You’ve been excellent about replying quickly and providing thorough, detailed information all season. I know you’re busy at this time of year, but so is everyone. This is arguably the most important time for you to continue to interact with all of us.

@fishbert made some salacious, but well founded accusations. You responded quickly and thoroughly, if not satisfactorily. Then fishbert quickly pointed out the inconsistencies in your explanation and raised additional concerns. Since then there has been nothing but radio silence.

Now we have the UDel debacle and no clear understanding of what’s going on. I know this isn’t an official extension of the ACHA, but you promised to keep everyone here abreast of all ACHA happenings. There is no other forum that I’m aware of, which allows you to reach more players/coaches/parents/fans.

Could you please do us a solid and circle back on this issue?

Also, you never directly addressed the slow burning dumpster fire eligibility issue surrounding multiple M2 teams on another thread here. I haven’t heard of any scandals down in M3 yet but I’m sure theres something there you could update us on as well.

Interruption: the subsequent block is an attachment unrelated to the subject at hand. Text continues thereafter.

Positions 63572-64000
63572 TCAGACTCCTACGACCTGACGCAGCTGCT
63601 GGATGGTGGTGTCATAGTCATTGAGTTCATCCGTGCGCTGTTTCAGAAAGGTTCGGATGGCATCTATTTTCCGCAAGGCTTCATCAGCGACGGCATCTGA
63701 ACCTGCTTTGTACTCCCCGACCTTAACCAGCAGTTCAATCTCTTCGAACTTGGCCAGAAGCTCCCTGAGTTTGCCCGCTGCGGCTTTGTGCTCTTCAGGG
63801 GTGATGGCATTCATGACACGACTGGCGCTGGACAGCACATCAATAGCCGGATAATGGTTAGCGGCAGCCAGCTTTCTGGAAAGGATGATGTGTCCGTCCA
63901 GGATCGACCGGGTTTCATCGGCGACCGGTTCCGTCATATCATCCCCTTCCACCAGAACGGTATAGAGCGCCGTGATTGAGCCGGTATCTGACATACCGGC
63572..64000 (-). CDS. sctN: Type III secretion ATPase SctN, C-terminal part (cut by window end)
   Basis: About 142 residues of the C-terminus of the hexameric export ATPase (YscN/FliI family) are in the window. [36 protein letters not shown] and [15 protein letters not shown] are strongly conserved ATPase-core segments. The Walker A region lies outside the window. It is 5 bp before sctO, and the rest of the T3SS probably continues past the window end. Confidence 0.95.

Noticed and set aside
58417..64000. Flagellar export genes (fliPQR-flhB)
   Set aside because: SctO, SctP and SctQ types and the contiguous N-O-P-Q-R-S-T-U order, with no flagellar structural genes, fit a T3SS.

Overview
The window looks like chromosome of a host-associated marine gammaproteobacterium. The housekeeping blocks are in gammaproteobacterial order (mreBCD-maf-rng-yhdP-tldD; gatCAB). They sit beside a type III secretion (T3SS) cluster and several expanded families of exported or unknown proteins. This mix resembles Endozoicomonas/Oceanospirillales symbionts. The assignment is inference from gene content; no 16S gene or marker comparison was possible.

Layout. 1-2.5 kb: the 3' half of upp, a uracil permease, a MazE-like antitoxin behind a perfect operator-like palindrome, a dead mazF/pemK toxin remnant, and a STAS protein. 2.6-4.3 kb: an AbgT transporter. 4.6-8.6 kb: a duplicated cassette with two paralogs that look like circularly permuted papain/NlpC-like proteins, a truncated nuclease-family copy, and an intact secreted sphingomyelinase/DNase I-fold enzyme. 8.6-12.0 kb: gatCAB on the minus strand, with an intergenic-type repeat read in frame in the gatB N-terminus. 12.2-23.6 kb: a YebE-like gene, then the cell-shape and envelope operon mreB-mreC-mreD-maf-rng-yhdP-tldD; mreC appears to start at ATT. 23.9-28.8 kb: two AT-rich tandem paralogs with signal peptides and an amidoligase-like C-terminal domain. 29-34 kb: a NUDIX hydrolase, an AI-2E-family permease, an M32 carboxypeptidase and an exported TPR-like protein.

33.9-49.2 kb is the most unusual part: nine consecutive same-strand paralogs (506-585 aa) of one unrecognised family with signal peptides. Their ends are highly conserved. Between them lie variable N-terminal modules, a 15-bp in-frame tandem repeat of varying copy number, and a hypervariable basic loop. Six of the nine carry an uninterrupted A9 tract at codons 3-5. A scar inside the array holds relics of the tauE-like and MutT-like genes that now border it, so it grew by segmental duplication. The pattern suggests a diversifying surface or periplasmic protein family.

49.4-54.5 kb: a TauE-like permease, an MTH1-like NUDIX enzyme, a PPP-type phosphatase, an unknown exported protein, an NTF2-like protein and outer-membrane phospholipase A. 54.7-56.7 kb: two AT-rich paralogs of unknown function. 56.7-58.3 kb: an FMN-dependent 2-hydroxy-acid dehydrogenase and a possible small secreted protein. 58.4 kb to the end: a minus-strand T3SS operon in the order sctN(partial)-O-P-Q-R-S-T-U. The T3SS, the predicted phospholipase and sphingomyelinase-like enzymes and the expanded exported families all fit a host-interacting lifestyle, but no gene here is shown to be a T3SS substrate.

Again, you’ve been great most of the year. I just hope you continue to interact with us. Some people don’t have all the information and they get mad about what they do know and post an ill-conceived rant. But when there’s no reply, the fake news tends to percolate and take on a life of it’s own.




You are more correct than you know about being busy with Columbus - much to do yet and days are running out - 72 teams and more than 100 games in 10 days is a massive undertaking. The commissioners, board members, other volunteers, and the Blue Jackets are all working to put on a good show for those attending. Then throw these dumpster fires in the mix - I seriously am just prioritizing every minute.